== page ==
10/11/2012 2:11PM

Hastings: Alvarado sees his time as jockey come to an end


When Pedro Alvarado was a boy growing up in Mexico City he knew he wanted to be a jockey. Following his dream, he enrolled in a jockey school when he was 13 and he began riding races at the Hipodromo de las Americas in 1981 when he was 16. A career that saw him win over 3,000 races will end on Sunday when he rides Mr Exspeedient in the last race.

“Riding horses was all I ever wanted to do,” said Alvarado. “My uncle started taking me to the races when I was 6 or 7 and right away I knew I wanted to be a jockey. In my first year I finished second in the standings behind Alberto Lopez, who was a very good rider. I moved to Tijuana about a year and a half later and rode at Caliente for about three years. I also started to ride a bit in Washington and California.”

Alvarado eventually moved to Washington and rode full time there for 15 years. Between riding in the United States and Canada he won 2,713 races, and his mounts have earned $24,612,739.

Alvarado began riding full-time at Hastings in 2001 and has won 1,005 races here. He was the leading rider three years in a row beginning in 2002 and he led the standings again in 2006. He won the Grade 3 British Columbia Derby twice, with Roscoe Pito in 2003 and Halo Steven in 2006. He is currently third in the standings behind Amadeo Perez and Fernando Perez.

Alvarado has worked hard for his success. He has had to fight weight for many years, and at 47 the toll on his body is starting to catch up to him. Part of his usual routine on race days was to arrive early and run a few laps around the five-furlong oval.

“I have no idea how many laps I’ve done here,” said Alvarado. “The last four years have been the hardest. We only run on the weekends, so I have to work harder to stay in shape. My body just can’t do it anymore. I didn’t mind all the exercise I did to stay in shape, and the work used to give me a boost. Now, when I push hard I don’t have the amount of energy I need for the afternoons. It’s hard. I really want to give my body a rest.”

Alvarado passed the trainer’s test this year and is hoping to have a few horses to train at Hastings next year.

“One of the reasons I am retiring now is I am still young enough to do something else,” he said. “I am going to see how it goes training horses, but if it doesn’t work out there are tons of things I could do.”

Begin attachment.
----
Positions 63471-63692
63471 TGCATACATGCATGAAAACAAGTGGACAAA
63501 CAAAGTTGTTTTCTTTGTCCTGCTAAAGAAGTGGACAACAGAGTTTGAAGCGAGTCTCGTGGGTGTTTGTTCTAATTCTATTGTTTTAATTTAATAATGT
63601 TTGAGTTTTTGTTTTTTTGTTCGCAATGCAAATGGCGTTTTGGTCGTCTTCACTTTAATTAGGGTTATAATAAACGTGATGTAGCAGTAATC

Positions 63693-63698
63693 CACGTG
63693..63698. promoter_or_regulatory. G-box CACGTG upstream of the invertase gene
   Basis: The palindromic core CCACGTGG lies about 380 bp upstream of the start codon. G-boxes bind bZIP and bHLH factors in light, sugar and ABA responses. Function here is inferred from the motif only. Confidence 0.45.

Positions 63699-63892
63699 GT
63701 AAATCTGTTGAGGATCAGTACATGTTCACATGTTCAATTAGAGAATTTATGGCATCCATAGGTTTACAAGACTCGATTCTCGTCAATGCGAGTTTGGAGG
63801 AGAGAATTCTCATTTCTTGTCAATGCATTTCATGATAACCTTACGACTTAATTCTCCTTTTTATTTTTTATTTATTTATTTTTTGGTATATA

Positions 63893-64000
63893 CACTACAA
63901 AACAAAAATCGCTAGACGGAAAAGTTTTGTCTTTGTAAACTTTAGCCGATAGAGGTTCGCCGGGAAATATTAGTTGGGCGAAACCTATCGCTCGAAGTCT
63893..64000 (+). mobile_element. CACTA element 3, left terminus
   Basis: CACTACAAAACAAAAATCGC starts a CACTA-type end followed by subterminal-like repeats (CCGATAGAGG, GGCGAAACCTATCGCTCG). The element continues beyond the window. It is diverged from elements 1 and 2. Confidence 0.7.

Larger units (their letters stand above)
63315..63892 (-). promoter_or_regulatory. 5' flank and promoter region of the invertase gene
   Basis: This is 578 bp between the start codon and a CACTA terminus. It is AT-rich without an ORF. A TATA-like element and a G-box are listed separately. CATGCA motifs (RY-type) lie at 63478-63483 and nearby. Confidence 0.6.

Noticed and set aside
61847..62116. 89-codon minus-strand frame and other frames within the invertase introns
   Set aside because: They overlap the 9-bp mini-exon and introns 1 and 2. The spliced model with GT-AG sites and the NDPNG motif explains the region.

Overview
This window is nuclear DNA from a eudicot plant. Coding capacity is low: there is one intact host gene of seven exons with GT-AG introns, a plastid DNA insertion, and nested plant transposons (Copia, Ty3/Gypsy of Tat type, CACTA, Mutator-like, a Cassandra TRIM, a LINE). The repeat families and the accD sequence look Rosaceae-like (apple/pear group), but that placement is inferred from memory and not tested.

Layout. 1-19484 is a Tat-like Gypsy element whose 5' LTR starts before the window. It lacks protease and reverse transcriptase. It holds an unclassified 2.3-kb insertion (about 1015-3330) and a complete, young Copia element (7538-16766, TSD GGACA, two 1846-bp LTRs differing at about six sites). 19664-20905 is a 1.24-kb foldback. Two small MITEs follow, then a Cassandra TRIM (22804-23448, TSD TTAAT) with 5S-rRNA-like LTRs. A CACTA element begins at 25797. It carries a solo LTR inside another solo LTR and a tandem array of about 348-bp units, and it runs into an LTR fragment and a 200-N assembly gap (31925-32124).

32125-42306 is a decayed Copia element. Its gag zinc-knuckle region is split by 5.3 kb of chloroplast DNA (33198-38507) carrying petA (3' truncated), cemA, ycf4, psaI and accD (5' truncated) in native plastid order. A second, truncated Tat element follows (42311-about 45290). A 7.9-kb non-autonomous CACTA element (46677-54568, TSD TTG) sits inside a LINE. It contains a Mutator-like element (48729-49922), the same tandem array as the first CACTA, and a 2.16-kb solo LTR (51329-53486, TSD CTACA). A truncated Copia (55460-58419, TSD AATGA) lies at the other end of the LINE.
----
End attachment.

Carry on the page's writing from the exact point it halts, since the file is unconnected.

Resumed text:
Anyone that has been to his house for a barbeque would recommend he start a Mexican restaurant in Vancouver.

“I don’t know about that,” said Alvarado with a laugh.

Alvarado used to have to go back to Mexico and get a work visa to ride at Hastings. Last year he became a permanent resident and he is hoping to become a citizen soon.

“I have a good life here, and it should be exciting to see what the future brings,” said Alvarado. “I really want to thank everyone that has supported me during the years at Hastings.”

Commander headed to BC Marathon

Trainer Troy Taylor said Commander came out of his gutsy win in the Grade 3 B.C. Premiers last Monday in good shape and is on a van to Santa Anita where he will make his next start in the Grade 2, $500,000 Breeders’ Cup Marathon. Commander dueled with Northern Causeway through sprint-like fractions and was still able to hold off last year’s Premiers winner Jebrica by a head in the 1 3/8-mile race.

“He was feeling so good we had to use a lip chain to load him onto the van,” said Taylor. “We know it is going to be a tough race, but he deserves a shot at it.”

The win in the Premiers was Commander’s sixth stakes win in a row.

Also Monday, Class Included won the Ballerina for her fourth straight stakes victory. The connections of Class Included are not sure where she will make her next start. They were considering the Breeders’ Cup Ladies’ Classic but are having second thoughts. The classy filly has won 10 of her 16 career starts and has never finished worse than second.

“She came out of the race extremely well, but that looks like a pretty tough field in the Ladies’ Classic,” said assistant trainer Kay Cooper. “I think she’ll handle turf, and there is a one-mile $150,000 stakes at Santa Anita the same weekend. Honestly, we just don’t know where she’s going to run next.”

The race Cooper was referring to was the Grade 2 Goldikova at Santa Anita on Nov. 4.